updated 08:04 am EDT, Tue August 21, 2012
Competitor claims foul on regulator decisions
Ofcom is allowing Everything Everywhere to use its existing spectrum for 4G services in the UK, despite carrier resentment. The statement on the regulator's website approves Everything Everywhere's rebranding request, which would see the 1,800MHz spectrum used for the 4G rollout from September 11 this year, well before the expected start of 4G services next year by other carriers.
As the full auction of the 2.6GHz and 800MHz bands is still scheduled for the start of 2013, it would be a "to the detriment of consumers" if Everything Everywhere, the parent company of Orange and T-Mobile, was delayed in rolling out its service. It also believed there "is no material risk that those benefits will be outweighed by a distortion of the competition," despite opposition from competitors such as Vodafone.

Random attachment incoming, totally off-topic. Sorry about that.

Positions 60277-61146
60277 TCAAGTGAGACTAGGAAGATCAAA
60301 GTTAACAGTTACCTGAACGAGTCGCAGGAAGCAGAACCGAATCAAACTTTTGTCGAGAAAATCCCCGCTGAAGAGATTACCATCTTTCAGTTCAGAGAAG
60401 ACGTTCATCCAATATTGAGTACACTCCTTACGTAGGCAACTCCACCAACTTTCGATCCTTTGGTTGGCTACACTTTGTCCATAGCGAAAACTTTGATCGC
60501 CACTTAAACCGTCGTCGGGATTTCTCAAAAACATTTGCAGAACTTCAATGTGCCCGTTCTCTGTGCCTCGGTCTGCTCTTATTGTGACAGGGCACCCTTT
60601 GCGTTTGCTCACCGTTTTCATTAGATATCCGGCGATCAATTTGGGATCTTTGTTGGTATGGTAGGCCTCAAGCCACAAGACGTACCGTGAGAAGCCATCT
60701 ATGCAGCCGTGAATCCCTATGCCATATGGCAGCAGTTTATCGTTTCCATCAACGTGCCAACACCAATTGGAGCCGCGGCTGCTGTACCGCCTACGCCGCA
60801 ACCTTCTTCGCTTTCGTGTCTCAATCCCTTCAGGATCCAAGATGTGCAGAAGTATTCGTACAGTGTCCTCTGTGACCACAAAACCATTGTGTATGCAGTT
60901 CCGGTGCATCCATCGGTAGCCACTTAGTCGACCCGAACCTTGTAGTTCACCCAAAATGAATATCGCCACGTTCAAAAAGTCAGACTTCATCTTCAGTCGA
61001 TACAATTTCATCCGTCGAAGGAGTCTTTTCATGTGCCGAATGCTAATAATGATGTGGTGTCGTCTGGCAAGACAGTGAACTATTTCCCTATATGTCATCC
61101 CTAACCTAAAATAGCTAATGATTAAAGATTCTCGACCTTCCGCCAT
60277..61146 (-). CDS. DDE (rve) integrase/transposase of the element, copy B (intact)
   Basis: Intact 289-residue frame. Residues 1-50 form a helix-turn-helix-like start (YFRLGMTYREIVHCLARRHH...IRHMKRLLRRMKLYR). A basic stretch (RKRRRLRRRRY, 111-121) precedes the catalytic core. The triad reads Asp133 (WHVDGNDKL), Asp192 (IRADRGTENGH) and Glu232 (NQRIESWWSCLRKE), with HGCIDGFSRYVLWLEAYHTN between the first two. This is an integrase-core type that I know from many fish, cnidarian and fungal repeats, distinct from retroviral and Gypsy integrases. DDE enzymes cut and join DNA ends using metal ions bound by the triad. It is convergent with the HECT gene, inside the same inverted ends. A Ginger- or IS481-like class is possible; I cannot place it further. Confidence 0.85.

On hearing the news, a statement from Vodafone claimed the company was "shocked that Ofcom has reached this decision," suggesting it of showing a "careless disregard for the best interests of consumers, businesses, and the wider economy." Vodafone also called out Ofcom's timing, pointing out the reports of Everything Everywhere being in discussions with 3 over spectrum sales, after Ofcom had spent a considerable amount of effort "over-engineering" the 4G auction in order to protect the competition between carriers.
Vodafone claims to have commited themselves to covering 98 percent of the UK population with indoor 4G services by 2015, two years before Ofcom's own target, but suggests that the regulator's decisions are making this extremely difficult to perform. "We need to acquire spectrum in the auction to achieve this. Ironically, all that stands in our way right now is the regulator." [via T3]